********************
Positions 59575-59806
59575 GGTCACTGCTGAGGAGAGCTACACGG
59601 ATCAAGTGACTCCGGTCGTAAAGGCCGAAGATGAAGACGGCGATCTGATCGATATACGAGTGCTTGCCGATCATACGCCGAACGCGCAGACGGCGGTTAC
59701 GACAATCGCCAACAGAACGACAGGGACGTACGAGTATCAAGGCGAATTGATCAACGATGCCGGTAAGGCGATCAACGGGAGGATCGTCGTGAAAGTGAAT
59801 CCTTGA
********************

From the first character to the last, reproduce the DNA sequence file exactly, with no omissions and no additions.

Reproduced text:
Positions 59575-59806
59575 GGTCACTGCTGAGGAGAGCTACACGG
59601 ATCAAGTGACTCCGGTCGTAAAGGCCGAAGATGAAGACGGCGATCTGATCGATATACGAGTGCTTGCCGATCATACGCCGAACGCGCAGACGGCGGTTAC
59701 GACAATCGCCAACAGAACGACAGGGACGTACGAGTATCAAGGCGAATTGATCAACGATGCCGGTAAGGCGATCAACGGGAGGATCGTCGTGAAAGTGAAT
59801 CCTTGA